Unlike other Wasatch Front counties, Weber and Tooele counties in the fourth quarter saw home sales climb at 13 percent and 23 percent respectively.
In the final quarter of 2015, the median single-family home price in Salt Lake County reached $267,500, a nearly 5 percent rise compared to a median price of $255,000 a year earlier. The median home price in Davis County was $245,000, a 9 percent climb compared to $224,000 last year.
The bright spot in the fourth quarter was condominium sales. As first-time buyers struggled to qualify for escalating home values, many turned to townhomes and condominiums. In Salt Lake County condo sales increased to 822 units sold in the fourth quarter, a 16 percent rise compared to 706 sales in the fourth quarter of 2014. Utah County saw its condo sales rise 15 percent. The median price of condos sold in Salt Lake was $194,750, up nearly 13 percent from a year ago.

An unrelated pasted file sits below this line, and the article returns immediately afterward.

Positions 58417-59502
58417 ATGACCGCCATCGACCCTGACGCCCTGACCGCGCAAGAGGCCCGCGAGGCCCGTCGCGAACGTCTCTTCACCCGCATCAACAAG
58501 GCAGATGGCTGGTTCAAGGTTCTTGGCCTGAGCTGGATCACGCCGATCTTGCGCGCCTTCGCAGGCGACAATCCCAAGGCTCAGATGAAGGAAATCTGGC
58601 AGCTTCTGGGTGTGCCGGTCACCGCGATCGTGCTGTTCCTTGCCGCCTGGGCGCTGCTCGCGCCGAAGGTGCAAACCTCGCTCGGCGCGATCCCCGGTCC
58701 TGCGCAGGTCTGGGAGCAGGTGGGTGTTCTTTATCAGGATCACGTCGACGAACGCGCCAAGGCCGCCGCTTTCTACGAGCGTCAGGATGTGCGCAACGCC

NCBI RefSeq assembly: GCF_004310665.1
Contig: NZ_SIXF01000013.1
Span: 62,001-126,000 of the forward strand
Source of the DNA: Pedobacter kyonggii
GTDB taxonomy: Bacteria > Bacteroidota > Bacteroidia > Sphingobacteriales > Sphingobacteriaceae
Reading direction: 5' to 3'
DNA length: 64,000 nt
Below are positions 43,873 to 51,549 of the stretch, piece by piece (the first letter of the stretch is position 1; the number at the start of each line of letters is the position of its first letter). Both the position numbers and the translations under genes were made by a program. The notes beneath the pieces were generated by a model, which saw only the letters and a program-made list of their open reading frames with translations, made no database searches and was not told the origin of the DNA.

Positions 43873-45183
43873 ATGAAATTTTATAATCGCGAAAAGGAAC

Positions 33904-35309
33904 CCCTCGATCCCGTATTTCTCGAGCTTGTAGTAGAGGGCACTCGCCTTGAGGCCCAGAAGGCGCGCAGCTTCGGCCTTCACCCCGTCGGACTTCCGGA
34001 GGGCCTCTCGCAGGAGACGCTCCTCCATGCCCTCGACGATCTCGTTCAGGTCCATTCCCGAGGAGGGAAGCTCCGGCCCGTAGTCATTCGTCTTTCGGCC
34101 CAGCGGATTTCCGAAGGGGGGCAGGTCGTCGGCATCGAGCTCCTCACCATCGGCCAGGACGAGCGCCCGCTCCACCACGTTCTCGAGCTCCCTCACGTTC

The average cumulative days a listing was on the market in the fourth quarter in Salt Lake County was 54 days, down from 75 days in the fourth quarter of 2014. Thank you and let us know how we can serve you.
SALT LAKE BOARD OF REALTORS®
Salt Lake Pending Home Sales Climb
Home sales in Salt Lake County in February were down year-over-year (a drop of 7 percent), but pending sales showed a 6 percent rise for the same month, suggesting the spring selling season is heating up. The number of new listings fell 7 percent in February, making an already robust seller’s market even stronger. The days on the market (until sale) fell to 28 days, down from 55 days a year earlier. The median home price (all housing types) for all units sold in February increased 8 percent to $248,000 year-over-year. Housing inventory levels in Salt Lake County when measuring sales trends over the past year are currently at 3.65 months. More housing inventory is desperately needed.
April, 2016. SALT LAKE BOARD OF REALTORS®